Recently, an Al Jazeera article offered a profile of statelessness which featured tales of refugees from around the world. From Tibet to Kazhakstan, Syria to the Dominican Republican, the intimate glimpses of life for the millions of dislocated individuals in countries across the globe highlighted the common obstacles faced by those forced to flee their ancestral lands.
Tibet is a prime example of this 21st century phenomenon of statelessness in a world of nation-states. In fact, many parallels have been drawn between the troubled Himalayan region and stateless peoples from the Palestinians to the Kurds.
In 2015, a number of important events took place in the secretive underbelly of Tibetan exile politics – a world unto itself for those of us who have to navigate it either as members of the in group (Tibetan exiles) or out group (non-Tibetan activists, scholars, journalists), including the Tibetan exile elections, inception of the Tibetan feminist movement, the rising numbers of self-immolation protests in Tibet, and a major rebranding of the official Central Tibetan Administration (CTA) policy of “genuine autonomy” for Tibet (i.e. “The Middle Way”).Enjoying this article? Click here to subscribe for full access. Just $5 a month.
As such, I think it’s important to properly contextualize the article and clarify a few key points in regard to the issue of Tibetan refugees.
Having personally been born after the cut-off point for Indian citizenship granted to Tibetan refugees after the 2010 ruling, I, like many others, take issue with the arbitrary window period for citizenship. Although it’s certainly better than no such law at all, there is still a restriction on citizenship for future Tibetan refugees and an entire generation excluded from this opportunity. Tibetans like myself, who were naturalized in the U.S. after relocating through the special visa provision for Tibetan refugees included in the Immigration Act of 1990, are privileged in holding American citizenship. But there are far more in the settlements in India who are not so fortunate.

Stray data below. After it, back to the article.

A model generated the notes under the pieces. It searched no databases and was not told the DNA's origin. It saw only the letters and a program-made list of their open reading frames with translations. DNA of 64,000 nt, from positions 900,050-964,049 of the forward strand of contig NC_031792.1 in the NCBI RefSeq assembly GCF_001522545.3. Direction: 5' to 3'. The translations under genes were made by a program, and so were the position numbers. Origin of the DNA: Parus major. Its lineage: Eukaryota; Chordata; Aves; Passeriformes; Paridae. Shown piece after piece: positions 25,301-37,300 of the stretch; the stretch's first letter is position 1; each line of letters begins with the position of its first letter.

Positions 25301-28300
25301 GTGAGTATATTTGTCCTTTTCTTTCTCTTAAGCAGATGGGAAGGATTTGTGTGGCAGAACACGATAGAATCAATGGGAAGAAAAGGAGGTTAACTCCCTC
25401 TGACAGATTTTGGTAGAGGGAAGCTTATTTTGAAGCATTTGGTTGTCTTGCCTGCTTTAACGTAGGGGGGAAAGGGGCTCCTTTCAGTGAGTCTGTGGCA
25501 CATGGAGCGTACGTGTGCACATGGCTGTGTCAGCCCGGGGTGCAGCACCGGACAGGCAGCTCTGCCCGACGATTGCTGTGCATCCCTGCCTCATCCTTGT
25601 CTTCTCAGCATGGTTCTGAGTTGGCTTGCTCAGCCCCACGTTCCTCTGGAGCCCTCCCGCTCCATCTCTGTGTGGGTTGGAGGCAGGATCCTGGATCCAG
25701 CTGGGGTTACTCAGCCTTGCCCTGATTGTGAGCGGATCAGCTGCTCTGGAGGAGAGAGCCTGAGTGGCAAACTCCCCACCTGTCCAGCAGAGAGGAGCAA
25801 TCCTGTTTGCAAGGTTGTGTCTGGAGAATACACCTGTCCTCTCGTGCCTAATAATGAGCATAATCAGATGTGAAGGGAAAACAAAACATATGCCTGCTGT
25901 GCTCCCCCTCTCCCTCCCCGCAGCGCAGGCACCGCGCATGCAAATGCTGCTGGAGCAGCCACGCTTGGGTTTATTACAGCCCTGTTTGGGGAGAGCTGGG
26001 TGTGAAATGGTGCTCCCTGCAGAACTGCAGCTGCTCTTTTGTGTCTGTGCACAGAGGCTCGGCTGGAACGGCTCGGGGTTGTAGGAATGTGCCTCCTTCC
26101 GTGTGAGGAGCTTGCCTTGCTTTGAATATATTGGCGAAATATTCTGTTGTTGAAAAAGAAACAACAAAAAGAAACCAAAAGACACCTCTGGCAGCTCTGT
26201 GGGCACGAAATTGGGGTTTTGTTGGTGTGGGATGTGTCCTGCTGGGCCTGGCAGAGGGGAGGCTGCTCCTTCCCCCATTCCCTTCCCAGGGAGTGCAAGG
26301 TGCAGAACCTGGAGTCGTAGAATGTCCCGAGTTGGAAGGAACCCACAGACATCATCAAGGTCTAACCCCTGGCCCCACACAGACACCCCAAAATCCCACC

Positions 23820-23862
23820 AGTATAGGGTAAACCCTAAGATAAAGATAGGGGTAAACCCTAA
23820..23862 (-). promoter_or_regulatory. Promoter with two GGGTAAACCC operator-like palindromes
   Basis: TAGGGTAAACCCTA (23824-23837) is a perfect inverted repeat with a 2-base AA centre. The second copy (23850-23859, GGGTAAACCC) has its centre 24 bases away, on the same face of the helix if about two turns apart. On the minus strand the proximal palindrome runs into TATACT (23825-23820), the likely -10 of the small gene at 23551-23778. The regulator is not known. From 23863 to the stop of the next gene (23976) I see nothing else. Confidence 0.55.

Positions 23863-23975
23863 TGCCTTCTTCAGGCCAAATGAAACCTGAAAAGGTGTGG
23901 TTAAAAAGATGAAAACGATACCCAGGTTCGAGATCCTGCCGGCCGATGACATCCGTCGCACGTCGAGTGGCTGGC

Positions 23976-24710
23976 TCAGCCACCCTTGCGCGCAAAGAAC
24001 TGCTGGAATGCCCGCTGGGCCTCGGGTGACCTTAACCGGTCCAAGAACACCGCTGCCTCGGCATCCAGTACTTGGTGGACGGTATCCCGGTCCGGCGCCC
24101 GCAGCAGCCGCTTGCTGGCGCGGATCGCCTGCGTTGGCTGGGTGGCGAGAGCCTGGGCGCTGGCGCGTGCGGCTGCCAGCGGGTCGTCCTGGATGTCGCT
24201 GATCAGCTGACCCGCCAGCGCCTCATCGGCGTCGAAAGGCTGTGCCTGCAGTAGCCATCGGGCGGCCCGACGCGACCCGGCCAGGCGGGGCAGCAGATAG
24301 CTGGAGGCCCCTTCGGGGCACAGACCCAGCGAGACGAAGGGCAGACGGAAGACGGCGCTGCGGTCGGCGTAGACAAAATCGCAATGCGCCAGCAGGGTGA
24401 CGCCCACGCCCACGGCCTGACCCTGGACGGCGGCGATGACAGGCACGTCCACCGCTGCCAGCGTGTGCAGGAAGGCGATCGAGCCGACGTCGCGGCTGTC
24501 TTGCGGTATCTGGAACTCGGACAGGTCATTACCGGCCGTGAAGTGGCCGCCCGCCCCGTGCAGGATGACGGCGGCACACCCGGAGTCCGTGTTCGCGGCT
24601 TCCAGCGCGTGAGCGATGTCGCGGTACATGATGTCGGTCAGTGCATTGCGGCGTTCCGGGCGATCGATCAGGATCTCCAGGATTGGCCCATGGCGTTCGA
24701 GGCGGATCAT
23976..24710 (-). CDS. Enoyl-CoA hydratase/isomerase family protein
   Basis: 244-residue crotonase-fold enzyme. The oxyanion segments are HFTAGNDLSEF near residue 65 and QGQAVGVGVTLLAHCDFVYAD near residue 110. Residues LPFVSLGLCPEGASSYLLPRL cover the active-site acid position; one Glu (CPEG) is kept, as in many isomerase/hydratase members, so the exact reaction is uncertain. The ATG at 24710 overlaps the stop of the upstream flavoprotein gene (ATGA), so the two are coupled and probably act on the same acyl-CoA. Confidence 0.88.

Beyond the issue of a cut-off point for citizenship, the very idea of Indian citizenship was hotly debated in the Tibetan exile community. Those advocating for Tibetan independence, which the exile administration opposes, have argued that granting exiles Indian citizenship when the administration is headquartered in India would negate the very existence of such an entity. An official name change of the CTA was posed in 2012 and met with vocal opposition for restricting its jurisdiction to “the Tibetan exile people,” encompassing only the exile population of roughly 128,000 rather than the entire population of Tibet (over 6 million). Indian citizenship thus has tremendous implications for any prospects for Tibetan statehood.
With the rise of disputes between Tibetan exiles in the Indian settlements and locals, legal protections for Tibetan refugees are becoming an increasing concern. Tibetan exiles are required to carry and renew a registration certificate and an identity card to travel overseas. A lack of citizenship means Tibetans are unable to own land and travel freely. Harsh penalties, including incidents of arrest, for the mere failure to renew these documents have further heightened fears over the tenuous nature of exile in the settlements. Restrictions on employment opportunities in India have also contributed to growing debate over Indian citizenship.
As we head into the new year, the plight of Tibetan refugees must be more fully addressed by the international community, lest we have yet another global humanitarian crisis on our hands.
Tenzin Pelkyi is a writer, activist, and law student. She sits on the board of the Asian American Organizing Project and is also the founder/editor of the Tibetan Feminist Collective. She writes and speaks regularly about Tibet, Asian American advocacy, reproductive rights, and racial justice.